They had a pool, and it was fantastic to go for a quick dip before dinner, though I did almost lose my bibshorts when diving in - I should have kept the straps over my shoulders!

It was lovely to join the family for risotto and salad.  I read Snow White and Cinderella to the kids at bed-time, and turned myself soon after.

189km ridden, 4260m climbed, 10 hours duration.  Two HC and two Cat.2 climbs. 

Next:  2 July

Friday, June 22, 2018

30 June, 2013: Galibier and Alpe d'Huez

Previous:  28 June

Following my truncated stage on the 28th, I'd decided to cool my heels in Briançon.   After checking out the fort up on the hill, I spent the afternoon with my feet up, and it was glorious.

Day 20, and my first off the bike!
One of the highlights of the day was watching Jack Bauer in his debut Tour de France.  [Ed:  earlier today, the Orica-Scott team was announced for 2018, and Jack will be lining up for his 5th start in 6 years.  No doubt he'll do his job admirably.]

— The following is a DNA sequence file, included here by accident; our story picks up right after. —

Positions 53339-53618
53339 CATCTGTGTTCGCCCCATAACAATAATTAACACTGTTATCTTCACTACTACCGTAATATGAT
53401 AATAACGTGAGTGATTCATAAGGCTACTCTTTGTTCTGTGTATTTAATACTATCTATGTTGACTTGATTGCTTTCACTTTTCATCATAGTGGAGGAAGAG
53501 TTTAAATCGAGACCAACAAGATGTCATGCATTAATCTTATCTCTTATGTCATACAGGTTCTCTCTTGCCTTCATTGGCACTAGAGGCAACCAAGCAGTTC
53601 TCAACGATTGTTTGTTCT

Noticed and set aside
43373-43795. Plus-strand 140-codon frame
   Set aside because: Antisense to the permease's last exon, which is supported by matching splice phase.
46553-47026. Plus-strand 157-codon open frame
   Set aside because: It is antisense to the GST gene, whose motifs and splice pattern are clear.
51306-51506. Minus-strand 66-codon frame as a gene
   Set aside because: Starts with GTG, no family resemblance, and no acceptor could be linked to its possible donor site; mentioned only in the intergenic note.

The next morning, I was suited up and ready for breakfast just after 7:15am.  There wasn't unlimited food, but I did manage to score some extra bread, and enough for a takeaway roll.

I went down for my bike just after 8, and had a brief chat to a nice Italian dude who was in a group that did the Telegraphe and Galibier the day before.  He said he’d once ridden Perth to Adelaide, 4500km, through some pretty inhospitable country, I'd say!!

It was a chilly start so wore my coat for quite a while.  I was glad I hadn't stuck to the original plan of tackling this after Col d'Agnel and the Col d'Izoard.  I wouldn't have made it before nightfall, and would have missed the stunning views.

The start of the mellow 26km climb up to the Col du Lautaret

The highlight of the road for me was an avalanche shelter that had been built on a left turn in the road.  The main route cut the corner slightly, but behind it was a tunnel partially built in the hill.

I guessed that in the depths of winter, they didn't bother clearing the main road any more, and instead routed everyone through the tunnel.